Antichresis and dioikesis: Negotiating public and private debt in the Egyptian Delta

Andrew James Connor, Taylor Coughlan

Research output: Contribution to journalArticleResearchpeer-review


This article publishes P.Mich. inv. 4000. The text on the front is a report concerned with competing private and public claims to debt collection, which likely originated in the office of the διοικητής of the Diopolite nome. The report illustrates the multi-step process by which a private creditor sought repayment of an antichretic loan after the state had confiscated the property of the debtor. The body of the report is a copy of the original petition of the private creditor to the διοικητής Julius Crispinus seeking a remedy for the loss of the right of inhabitation of the property, and a letter of instruction from the διοικητής to the στρατηγός of the Diopolite nome. The remainder of the report is concerned with the favorable outcome of the investigation following the petition. The guiding principle, that the earliest creditor (not necessarily the state) could petition to receive the right of first repayment (πρωτοπράξιον), was first formulated by the διοικητής Mallius Crassus in 159 CE, and later cited in P.Oxy. XXIV 2411 (173/174 CE) in a similar case. Here, the antichretic nature of the loan complicates the issue. The text also offers new evidence for the Diopolite nome of Lower Egypt and the terms of office of two successive διοικηταί, Julius Crispinus and Vessidius Rufinus. The text on the back of the document is a list of donkey loads.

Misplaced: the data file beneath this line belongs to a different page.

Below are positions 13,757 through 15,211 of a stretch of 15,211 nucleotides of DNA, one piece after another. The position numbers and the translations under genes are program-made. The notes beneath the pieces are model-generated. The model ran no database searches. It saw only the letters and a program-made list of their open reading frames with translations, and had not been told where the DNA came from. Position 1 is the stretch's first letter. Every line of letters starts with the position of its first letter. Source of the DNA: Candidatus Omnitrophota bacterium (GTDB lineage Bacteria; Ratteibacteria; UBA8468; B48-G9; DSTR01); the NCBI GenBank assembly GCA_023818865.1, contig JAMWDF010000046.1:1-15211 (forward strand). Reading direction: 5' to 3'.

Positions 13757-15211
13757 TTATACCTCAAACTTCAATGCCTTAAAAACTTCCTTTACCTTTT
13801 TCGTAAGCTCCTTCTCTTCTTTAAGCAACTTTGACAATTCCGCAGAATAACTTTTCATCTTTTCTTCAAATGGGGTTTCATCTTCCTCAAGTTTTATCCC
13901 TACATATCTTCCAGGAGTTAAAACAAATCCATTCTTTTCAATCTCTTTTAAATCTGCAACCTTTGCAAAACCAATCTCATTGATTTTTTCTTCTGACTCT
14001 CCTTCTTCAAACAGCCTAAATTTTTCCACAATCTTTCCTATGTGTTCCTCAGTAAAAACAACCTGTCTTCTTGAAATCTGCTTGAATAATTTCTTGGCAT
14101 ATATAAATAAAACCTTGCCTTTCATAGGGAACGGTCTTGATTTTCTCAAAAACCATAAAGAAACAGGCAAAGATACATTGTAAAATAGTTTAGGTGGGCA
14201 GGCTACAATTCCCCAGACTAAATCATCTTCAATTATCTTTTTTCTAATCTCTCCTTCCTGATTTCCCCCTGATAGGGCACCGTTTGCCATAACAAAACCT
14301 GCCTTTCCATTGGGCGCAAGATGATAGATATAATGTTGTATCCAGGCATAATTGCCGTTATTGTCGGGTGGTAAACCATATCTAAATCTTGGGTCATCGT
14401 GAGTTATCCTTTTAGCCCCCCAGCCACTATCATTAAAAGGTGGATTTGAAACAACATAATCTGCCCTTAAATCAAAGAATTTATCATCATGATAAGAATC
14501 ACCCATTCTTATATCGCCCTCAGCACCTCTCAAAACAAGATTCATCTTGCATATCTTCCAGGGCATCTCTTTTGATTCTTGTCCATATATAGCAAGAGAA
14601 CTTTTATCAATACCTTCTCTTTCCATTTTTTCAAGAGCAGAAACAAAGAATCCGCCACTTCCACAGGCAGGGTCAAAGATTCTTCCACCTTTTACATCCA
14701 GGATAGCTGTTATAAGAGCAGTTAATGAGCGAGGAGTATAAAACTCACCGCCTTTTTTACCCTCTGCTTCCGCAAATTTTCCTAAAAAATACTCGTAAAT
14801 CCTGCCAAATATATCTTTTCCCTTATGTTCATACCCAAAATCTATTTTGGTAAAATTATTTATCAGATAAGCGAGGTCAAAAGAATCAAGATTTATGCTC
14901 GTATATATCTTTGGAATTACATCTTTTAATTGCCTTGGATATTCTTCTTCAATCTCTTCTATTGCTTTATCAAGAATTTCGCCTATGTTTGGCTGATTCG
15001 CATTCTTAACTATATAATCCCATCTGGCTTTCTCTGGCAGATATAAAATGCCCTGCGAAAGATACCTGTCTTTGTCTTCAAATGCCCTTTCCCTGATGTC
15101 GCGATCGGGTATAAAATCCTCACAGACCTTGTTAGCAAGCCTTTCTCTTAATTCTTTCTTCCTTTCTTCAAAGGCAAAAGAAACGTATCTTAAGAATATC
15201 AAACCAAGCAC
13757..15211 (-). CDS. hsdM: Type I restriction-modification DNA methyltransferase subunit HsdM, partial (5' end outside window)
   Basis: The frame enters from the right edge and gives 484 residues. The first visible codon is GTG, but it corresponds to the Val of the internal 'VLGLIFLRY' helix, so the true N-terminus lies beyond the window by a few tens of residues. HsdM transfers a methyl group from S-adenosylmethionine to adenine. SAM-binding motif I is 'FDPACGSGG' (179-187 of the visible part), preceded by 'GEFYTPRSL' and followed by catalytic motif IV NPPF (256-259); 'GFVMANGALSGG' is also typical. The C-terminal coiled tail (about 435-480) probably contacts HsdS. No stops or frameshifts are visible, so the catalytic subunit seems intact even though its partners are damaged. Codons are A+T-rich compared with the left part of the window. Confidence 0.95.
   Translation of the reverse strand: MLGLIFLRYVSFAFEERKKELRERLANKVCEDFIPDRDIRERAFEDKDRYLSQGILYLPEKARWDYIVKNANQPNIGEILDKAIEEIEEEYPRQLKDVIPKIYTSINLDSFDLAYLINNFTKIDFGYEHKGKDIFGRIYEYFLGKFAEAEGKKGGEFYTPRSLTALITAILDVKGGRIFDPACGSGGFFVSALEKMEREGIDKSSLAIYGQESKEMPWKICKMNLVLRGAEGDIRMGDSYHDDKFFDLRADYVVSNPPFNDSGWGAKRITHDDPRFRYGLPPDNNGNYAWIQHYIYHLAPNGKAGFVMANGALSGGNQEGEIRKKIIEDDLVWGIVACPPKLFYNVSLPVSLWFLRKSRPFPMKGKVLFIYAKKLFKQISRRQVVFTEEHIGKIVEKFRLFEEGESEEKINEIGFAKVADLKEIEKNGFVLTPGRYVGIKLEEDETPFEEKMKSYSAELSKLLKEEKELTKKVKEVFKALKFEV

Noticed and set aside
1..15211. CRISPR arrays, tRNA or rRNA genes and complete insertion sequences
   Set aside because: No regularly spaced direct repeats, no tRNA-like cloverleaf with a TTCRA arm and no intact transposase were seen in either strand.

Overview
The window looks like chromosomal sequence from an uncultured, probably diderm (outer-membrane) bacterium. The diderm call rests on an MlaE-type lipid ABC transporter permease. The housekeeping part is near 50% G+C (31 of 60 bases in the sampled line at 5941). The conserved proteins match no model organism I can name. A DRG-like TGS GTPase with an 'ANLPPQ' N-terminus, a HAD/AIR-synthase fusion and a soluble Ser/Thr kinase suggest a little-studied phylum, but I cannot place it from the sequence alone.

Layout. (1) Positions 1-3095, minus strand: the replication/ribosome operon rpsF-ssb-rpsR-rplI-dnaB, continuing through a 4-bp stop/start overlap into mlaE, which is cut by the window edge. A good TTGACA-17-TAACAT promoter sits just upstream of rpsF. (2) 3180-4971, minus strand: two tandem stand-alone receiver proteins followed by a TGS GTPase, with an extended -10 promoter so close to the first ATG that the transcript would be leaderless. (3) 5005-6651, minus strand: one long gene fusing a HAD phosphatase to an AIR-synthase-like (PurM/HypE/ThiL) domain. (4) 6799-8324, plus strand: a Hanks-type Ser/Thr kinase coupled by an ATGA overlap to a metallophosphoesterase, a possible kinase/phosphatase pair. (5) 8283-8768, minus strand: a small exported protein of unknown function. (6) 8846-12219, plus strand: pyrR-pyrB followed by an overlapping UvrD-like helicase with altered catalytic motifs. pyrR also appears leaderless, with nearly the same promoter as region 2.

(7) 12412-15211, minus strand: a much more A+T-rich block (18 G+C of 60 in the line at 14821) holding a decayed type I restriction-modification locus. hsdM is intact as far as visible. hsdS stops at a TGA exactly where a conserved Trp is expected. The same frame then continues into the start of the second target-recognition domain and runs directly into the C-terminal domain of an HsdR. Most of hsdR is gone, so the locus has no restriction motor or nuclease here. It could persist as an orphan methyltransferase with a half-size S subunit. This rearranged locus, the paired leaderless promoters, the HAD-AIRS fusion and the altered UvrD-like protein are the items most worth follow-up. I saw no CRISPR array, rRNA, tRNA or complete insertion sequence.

Original languageEnglish
Pages (from-to)217-227
Number of pages11
JournalZeitschrift fuer Papyrologie und Epigraphik
Publication statusPublished - 2018


  • Papyrology
  • Roman Egypt
  • Legal history

Cite this